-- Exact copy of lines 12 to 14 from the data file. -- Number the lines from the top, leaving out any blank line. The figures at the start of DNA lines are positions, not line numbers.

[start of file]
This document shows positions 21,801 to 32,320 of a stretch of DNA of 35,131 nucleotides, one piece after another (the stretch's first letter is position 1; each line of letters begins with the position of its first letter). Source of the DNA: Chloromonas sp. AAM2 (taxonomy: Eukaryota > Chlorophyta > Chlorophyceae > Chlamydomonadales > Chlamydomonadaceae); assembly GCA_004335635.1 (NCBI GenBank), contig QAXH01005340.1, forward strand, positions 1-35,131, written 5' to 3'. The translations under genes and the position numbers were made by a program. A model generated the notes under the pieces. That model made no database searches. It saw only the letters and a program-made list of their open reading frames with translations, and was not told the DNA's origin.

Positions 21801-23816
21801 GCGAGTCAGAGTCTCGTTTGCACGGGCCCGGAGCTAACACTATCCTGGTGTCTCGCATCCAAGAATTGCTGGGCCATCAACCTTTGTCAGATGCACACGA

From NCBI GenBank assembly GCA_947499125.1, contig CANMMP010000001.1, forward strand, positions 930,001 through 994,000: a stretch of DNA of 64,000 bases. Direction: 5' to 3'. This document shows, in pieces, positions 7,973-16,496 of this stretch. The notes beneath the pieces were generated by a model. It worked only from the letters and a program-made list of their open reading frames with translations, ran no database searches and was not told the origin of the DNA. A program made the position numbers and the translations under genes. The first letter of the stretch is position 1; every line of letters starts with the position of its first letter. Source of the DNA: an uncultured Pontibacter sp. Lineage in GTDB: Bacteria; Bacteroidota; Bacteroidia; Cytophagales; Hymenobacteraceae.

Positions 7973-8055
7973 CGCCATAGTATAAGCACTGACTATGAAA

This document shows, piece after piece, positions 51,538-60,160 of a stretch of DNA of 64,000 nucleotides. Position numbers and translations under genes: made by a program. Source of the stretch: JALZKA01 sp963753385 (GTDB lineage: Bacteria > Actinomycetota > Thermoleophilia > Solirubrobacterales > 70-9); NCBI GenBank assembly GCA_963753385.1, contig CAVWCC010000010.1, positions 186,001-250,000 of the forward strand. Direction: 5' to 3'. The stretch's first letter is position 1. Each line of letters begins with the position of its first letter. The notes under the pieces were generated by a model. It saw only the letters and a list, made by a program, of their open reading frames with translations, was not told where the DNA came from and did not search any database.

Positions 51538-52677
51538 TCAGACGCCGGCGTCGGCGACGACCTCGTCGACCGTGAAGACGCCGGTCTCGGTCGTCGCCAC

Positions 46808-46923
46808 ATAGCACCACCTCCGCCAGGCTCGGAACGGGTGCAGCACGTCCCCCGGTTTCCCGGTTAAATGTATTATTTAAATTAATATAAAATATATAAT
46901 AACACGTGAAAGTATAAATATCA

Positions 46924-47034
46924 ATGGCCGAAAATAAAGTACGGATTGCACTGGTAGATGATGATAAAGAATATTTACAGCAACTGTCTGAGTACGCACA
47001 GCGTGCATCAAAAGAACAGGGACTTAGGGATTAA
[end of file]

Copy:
46901 AACACGTGAAAGTATAAATATCA

Positions 46924-47034
46924 ATGGCCGAAAATAAAGTACGGATTGCACTGGTAGATGATGATAAAGAATATTTACAGCAACTGTCTGAGTACGCACA